Nuts have been a staple part of humanity’s diet for quite some time, and there is evidence of its consumption going back as far as 12,000 years ago. When it comes to candy, one has to consider where the nut fits into its history.
I’m going to play a little fast a loose with the definition of what exactly is a nut. After all, the two most popular nuts used in candy aren’t actually nuts at all. Peanuts, as most people know, are legumes, and almonds fall into the drupe category. There’s a reason as to why we think both of these as nuts that mostly falls under the argument of “experts of the culinary are not experts in botany”. For the purpose of candy history, I’m going to stick to the less restrictive culinary definitions.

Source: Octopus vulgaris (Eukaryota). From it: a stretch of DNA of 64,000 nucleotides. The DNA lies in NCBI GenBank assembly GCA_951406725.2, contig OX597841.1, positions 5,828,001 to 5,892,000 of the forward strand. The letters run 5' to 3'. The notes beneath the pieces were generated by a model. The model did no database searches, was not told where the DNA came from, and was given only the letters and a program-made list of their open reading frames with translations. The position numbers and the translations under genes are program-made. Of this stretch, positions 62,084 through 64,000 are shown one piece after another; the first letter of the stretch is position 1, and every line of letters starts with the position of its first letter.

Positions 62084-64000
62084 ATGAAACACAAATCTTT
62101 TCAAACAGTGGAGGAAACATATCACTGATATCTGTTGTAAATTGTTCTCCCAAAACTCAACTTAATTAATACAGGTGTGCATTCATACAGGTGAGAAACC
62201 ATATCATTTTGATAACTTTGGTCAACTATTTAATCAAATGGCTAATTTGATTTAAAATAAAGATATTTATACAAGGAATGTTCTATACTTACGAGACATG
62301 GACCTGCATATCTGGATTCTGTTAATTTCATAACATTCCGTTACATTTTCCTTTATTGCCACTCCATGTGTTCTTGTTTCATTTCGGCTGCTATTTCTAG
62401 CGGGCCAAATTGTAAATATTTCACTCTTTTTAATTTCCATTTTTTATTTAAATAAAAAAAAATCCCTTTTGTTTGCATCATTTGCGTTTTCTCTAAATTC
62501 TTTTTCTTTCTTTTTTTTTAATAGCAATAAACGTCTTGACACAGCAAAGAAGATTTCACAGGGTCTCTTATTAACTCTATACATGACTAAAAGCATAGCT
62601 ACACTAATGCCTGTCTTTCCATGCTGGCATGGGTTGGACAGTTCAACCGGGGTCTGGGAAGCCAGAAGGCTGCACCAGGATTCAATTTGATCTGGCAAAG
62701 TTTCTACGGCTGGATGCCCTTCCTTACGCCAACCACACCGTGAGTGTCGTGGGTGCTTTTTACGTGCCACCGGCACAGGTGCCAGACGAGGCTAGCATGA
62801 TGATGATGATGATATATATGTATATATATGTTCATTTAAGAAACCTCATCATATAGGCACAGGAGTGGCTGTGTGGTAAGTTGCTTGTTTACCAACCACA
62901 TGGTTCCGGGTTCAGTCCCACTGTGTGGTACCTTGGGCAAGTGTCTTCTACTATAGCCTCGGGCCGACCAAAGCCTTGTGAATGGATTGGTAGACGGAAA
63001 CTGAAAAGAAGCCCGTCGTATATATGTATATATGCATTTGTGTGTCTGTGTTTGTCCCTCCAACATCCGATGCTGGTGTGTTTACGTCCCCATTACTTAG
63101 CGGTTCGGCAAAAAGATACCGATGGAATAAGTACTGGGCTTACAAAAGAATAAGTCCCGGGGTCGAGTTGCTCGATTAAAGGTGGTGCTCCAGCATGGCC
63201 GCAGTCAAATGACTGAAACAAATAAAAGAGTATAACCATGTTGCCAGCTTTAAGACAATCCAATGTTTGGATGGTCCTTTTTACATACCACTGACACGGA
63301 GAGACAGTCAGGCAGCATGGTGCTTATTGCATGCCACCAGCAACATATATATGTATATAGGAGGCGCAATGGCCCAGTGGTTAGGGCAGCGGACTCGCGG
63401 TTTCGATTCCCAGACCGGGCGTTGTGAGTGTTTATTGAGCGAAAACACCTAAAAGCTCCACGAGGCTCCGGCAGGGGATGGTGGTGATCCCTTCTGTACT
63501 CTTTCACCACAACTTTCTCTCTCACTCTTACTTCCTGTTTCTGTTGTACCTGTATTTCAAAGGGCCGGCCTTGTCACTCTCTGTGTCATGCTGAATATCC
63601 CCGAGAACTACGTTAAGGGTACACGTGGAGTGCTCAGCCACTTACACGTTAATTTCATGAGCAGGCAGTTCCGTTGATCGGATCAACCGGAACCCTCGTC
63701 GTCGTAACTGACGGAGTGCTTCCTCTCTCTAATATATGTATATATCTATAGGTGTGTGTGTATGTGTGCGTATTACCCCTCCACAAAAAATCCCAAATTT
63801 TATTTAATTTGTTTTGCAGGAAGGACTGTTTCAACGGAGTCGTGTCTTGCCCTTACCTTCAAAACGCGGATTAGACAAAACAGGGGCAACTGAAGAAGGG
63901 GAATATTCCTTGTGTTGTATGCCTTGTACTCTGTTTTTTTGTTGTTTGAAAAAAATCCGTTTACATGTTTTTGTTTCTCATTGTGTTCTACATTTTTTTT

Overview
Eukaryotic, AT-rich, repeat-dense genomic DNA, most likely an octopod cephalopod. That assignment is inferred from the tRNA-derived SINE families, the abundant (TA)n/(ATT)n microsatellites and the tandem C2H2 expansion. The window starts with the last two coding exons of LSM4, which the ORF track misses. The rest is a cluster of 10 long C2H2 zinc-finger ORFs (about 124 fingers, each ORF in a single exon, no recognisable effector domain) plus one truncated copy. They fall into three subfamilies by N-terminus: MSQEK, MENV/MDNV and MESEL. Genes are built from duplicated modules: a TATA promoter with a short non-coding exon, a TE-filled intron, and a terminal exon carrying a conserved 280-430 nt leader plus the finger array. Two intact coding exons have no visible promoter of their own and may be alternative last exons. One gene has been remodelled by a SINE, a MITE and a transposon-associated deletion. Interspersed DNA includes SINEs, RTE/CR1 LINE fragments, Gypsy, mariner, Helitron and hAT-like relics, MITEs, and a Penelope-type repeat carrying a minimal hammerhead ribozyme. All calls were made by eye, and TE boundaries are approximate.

While there are many different types of nuts out there, the two which should be focused on from an ancient candy history point of view are the almond and the pistachio. Both are known to the ancient world and both have been cultivated in some form or another for over 9,000 years.
The importance of almonds is not to be lost upon us. They’ve been part of the confection world since nearly day one, and today, 40% of almonds cultivated end up in one form of confection or another. The use of Almonds in medieval Europe calls for its own post.
What I want for you take from this post is quite simple – from a technological point of view, there’s not a huge difference from going from a variation of this:
to a variation of this:
If honey was around, and nuts were around, then there’s enough cicumstantial evidence that allows us to theorize that some form of a honey/nut brittle was out there around 5000 BC. As always, the typical caveats of “we have no written evidence of such recipes” apply.
And once we have version of a honey/nut brittle, then we’re not that far away from nougat. But that also is a post for another day.